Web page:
Other discrepancies include the case of some journalists blacklisted in the Sledgehammer documents. These were journalists who focused on culture, arts, and restaurant reviews at the time and had transitioned to political topics in later years, and who were unlikely candidates for censure by the military. The coup plotters made other implausibly far-sighted references to future developments, including the AKP government’s use of tax inspections to intimidate the media—something that did not take place until 2009.


By July of this year, an indictment was finally issued. Before this, what was known about the contents of the CDs remained limited to the excerpts that Taraf’s reporters had chosen to publish.

The indictment itself is a treasure trove of contradictions and inconsistencies. It evinces a prosecutorial branch determined to assert the guilt of the defendants, often paying little heed to reason, logic, or the rules of evidence.

The Sledgehammer files contain appendices that provide long lists of various kinds—names of officers charged with carrying out specific tasks, notes on government bureaucrats and security personnel, hospitals and pharmaceutical companies, associations, newspapers, and magazines to be banned, and so on. It is these lists that have proved further fertile ground for evidence of fabrication.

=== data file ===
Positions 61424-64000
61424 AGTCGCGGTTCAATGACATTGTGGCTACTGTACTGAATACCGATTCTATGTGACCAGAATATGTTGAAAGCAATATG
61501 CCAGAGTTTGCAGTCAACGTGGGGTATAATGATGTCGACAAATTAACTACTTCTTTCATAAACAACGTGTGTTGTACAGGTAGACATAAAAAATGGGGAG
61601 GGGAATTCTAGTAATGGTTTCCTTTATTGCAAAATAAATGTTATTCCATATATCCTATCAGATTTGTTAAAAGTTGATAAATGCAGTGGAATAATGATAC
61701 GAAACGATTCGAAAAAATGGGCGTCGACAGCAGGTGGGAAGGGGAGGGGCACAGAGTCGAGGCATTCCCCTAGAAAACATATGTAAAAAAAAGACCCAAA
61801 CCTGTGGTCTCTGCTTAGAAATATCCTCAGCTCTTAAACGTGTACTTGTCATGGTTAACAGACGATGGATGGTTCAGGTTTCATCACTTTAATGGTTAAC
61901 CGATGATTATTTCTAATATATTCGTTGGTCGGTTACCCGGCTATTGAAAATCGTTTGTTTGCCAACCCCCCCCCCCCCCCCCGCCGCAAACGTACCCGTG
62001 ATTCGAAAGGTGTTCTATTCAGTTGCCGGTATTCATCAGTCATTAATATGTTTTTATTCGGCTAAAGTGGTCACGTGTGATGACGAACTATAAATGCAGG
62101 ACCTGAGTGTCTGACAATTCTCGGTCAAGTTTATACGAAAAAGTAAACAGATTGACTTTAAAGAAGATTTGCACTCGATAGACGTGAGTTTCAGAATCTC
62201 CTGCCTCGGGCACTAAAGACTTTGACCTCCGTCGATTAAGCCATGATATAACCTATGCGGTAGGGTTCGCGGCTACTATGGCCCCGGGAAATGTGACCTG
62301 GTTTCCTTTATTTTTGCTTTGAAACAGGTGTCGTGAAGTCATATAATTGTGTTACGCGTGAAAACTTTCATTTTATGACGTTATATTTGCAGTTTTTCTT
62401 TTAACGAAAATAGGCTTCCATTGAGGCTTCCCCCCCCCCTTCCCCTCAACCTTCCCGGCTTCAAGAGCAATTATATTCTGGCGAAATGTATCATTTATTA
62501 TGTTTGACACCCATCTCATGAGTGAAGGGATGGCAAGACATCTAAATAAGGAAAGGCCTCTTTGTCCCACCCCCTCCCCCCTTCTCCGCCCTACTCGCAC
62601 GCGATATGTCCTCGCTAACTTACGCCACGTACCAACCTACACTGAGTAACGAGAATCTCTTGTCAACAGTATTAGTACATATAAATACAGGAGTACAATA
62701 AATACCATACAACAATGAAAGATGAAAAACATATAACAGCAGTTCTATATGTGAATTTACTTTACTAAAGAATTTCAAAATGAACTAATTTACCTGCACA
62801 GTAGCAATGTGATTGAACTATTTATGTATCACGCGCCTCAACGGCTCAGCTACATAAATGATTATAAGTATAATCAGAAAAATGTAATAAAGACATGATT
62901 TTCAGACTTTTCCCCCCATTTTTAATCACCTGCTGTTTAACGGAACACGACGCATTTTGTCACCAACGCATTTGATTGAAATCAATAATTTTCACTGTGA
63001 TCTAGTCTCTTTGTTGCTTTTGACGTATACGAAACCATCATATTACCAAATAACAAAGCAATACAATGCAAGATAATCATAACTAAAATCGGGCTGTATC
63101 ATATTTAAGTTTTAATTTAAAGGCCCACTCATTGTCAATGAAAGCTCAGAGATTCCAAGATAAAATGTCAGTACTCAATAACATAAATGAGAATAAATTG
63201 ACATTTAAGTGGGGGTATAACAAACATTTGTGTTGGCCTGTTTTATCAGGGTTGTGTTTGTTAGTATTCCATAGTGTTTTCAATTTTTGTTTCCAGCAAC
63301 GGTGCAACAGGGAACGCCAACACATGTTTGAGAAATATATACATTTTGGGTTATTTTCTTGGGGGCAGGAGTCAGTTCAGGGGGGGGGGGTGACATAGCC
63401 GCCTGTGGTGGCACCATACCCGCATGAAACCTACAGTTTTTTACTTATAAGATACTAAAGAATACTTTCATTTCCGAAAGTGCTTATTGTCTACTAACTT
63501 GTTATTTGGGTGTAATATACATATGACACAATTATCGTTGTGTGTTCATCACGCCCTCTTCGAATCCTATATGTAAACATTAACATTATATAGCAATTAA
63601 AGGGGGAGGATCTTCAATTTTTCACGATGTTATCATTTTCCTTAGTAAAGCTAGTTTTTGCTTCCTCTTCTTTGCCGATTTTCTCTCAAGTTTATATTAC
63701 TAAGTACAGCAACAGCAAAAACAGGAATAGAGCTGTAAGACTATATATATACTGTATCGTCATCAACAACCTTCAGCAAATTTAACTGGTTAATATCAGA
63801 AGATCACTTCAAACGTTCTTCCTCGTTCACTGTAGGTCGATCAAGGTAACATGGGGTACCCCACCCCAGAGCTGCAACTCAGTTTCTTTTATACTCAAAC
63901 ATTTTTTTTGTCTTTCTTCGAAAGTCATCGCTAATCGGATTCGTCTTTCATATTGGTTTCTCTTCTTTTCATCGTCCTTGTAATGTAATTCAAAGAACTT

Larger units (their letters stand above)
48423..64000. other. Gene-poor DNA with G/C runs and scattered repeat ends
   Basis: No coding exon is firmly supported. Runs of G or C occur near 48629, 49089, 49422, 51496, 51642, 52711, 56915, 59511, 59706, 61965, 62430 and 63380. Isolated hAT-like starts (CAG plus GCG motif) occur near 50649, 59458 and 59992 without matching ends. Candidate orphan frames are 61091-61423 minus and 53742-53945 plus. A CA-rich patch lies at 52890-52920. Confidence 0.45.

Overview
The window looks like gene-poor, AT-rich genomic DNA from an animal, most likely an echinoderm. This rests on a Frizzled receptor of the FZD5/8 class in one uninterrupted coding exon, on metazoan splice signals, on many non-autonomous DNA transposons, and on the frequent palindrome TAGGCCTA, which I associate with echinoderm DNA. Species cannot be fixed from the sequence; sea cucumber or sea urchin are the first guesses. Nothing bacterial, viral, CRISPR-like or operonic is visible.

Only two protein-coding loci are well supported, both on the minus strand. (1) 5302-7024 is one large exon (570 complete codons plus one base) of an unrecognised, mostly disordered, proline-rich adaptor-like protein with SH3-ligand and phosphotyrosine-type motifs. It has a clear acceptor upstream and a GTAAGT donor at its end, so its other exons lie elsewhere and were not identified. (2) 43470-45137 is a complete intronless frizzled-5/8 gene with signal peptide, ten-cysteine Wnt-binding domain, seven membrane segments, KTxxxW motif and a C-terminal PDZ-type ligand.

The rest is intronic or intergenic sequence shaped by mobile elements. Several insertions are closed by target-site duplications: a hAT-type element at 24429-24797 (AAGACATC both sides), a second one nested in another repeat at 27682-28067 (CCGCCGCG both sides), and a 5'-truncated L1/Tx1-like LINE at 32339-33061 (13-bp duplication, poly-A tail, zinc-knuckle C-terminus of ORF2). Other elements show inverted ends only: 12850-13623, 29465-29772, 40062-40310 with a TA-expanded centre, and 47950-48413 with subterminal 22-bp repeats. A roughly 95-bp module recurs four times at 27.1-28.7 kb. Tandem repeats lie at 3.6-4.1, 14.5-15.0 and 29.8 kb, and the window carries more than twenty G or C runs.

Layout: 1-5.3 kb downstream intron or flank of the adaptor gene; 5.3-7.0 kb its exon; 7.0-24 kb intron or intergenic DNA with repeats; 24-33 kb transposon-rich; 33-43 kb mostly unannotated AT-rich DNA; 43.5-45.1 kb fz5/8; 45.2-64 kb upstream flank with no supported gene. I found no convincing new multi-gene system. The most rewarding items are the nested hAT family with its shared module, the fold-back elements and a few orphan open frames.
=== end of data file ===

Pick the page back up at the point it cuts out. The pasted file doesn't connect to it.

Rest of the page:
Much like the “facts” revealed in Taraf, they contain numerous entries that reflect knowledge of events that took place in later years and which could not have been known back in 2002-2003. In most of these instances, the error is the same: an entity is referred to by a name that it adopted several years later. A political association that took on a new name in 2006 to reflect the political mood, a hospital that was acquired by a business group in 2008 and appended the group’s name to its own, a pharmaceutical company that was bought by an Italian firm in 2008 and changed its name to reflect the new ownership, a naval officer whose full name was altered when military registries were updated in 2007, a military unit that was renamed in 2004 as it was reconstituted—in all these cases and many others the Sledgehammer files use the later appellations. It is as if the perpetrators’ “fact-checkers” made an attempt to confirm the existence of these entities at the time Operation Sledgehammer is supposed to have been hatched, but overlooked that some of them may have undergone a name change since 2003.